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WIREs Clim Change
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The Paris Agreement and the inherent inconsistency of climate policymaking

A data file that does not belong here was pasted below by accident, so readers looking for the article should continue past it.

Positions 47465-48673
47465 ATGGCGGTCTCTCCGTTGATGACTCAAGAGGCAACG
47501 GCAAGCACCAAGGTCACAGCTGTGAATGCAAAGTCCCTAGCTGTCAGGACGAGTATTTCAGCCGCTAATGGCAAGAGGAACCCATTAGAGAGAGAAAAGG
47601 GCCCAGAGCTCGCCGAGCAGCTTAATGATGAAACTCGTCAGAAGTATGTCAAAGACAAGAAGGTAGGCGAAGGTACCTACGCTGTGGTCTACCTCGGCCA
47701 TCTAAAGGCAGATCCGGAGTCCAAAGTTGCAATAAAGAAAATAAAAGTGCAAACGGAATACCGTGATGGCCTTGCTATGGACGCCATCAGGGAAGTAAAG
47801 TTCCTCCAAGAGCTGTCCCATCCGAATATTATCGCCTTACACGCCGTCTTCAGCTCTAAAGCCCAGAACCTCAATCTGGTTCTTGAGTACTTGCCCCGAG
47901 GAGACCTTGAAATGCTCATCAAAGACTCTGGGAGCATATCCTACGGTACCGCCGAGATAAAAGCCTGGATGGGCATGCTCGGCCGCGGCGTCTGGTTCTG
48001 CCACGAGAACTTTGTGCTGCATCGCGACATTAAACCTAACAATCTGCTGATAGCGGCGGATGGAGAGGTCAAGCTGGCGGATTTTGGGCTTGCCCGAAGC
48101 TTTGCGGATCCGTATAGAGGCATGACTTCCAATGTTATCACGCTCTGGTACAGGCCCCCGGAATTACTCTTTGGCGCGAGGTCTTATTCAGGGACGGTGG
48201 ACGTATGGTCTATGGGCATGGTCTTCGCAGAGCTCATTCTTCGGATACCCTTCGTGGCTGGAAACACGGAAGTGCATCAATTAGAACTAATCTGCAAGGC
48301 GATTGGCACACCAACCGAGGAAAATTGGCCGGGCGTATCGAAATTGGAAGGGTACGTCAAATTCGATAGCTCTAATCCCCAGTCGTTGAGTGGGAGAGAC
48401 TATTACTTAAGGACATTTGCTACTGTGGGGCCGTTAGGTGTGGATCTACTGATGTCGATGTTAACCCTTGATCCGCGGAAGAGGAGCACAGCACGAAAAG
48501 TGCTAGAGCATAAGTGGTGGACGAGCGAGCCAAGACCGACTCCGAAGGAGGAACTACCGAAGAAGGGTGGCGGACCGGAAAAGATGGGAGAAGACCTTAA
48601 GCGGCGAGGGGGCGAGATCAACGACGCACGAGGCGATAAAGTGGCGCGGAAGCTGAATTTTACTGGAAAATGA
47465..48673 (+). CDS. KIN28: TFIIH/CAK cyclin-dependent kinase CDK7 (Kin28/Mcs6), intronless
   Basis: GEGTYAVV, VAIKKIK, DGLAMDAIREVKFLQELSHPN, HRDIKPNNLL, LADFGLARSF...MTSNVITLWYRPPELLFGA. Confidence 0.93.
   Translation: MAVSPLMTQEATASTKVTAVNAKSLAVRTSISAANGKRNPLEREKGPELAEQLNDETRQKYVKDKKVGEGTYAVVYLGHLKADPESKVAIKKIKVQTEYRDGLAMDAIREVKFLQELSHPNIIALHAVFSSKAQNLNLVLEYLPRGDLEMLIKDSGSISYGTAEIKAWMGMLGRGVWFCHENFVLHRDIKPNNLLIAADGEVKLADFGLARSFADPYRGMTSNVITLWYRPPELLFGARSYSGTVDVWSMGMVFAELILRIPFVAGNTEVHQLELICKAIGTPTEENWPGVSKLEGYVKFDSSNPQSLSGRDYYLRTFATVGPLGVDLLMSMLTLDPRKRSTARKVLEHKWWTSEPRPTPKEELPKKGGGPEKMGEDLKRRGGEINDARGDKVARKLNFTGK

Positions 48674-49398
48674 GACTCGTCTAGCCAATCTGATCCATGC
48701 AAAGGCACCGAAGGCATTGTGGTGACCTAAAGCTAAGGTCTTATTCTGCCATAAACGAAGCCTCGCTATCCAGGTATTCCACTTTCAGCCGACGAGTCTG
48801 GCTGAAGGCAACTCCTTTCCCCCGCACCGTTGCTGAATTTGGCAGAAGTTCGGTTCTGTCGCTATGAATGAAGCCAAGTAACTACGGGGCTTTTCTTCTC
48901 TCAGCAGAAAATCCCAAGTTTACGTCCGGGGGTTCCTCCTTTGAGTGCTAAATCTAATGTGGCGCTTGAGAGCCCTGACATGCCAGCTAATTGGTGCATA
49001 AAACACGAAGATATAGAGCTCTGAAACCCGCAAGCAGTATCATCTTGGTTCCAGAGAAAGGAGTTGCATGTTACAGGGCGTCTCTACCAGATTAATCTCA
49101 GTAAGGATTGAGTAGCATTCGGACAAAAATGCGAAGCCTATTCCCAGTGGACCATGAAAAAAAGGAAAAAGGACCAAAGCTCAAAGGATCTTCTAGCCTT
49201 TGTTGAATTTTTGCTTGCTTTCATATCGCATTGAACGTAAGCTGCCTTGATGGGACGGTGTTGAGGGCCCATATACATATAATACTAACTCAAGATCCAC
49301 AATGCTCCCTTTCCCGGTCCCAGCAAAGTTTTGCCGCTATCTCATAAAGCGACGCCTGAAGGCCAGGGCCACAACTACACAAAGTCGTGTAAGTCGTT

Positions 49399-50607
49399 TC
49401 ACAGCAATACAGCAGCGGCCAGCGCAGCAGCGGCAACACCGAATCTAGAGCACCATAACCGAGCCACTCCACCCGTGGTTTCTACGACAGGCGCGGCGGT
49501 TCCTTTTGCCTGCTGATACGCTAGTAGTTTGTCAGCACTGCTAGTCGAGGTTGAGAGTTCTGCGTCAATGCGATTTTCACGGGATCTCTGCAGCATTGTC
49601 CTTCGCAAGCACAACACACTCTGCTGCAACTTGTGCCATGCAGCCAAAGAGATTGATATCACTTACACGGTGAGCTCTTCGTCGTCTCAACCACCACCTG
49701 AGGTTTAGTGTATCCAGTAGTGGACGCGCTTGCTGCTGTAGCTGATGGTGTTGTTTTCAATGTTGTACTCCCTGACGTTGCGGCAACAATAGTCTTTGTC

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Since the adoption of the Paris Agreement, the actual meaning of many crucial aspects of that agreement still remains fairly unclear. This has lead to extensive framing efforts, for example on the 5‐year review mechanism. What has been largely overlooked, however, are the decisions on quantified climate stabilization targets. Until now, there has been no serious questioning of the intention to limit the temperature increase to 2 or even 1.5 °C. Not that many in the climate research community seem to grasp the political rationalities behind the setting of long‐term policy targets. Even the mainstream policy discourse assumes consistency between talk, decisions, and actions. Accordingly, a decision on a certain climate target is presented and perceived as an act of deliberate choice, that will be followed up with the deployment of appropriate measures. In real‐world policymaking, however, many decisions are viewed as independent organizational products, not necessarily requiring appropriate action. Despite the cultural norm of consistency, inconsistency is an inherent and inevitable feature of policymaking. This is particularly problematic in public domains with a deliberately transformative agenda like climate policy, which is characterized by long‐term planning and a high demand for scientific advice. But if consistency of talk, decisions, and actions cannot be assumed, then concepts like evidence‐based policymaking become essentially devoid of meaning. Simply delivering the best available knowledge to policymakers might even have counterintuitive effects. In the future, policy‐driven climate researchers and advisors must critically assess how their work is actually being interpreted and used in policymaking processes. WIREs Clim Change 2016, 7:790–797. doi: 10.1002/wcc.427

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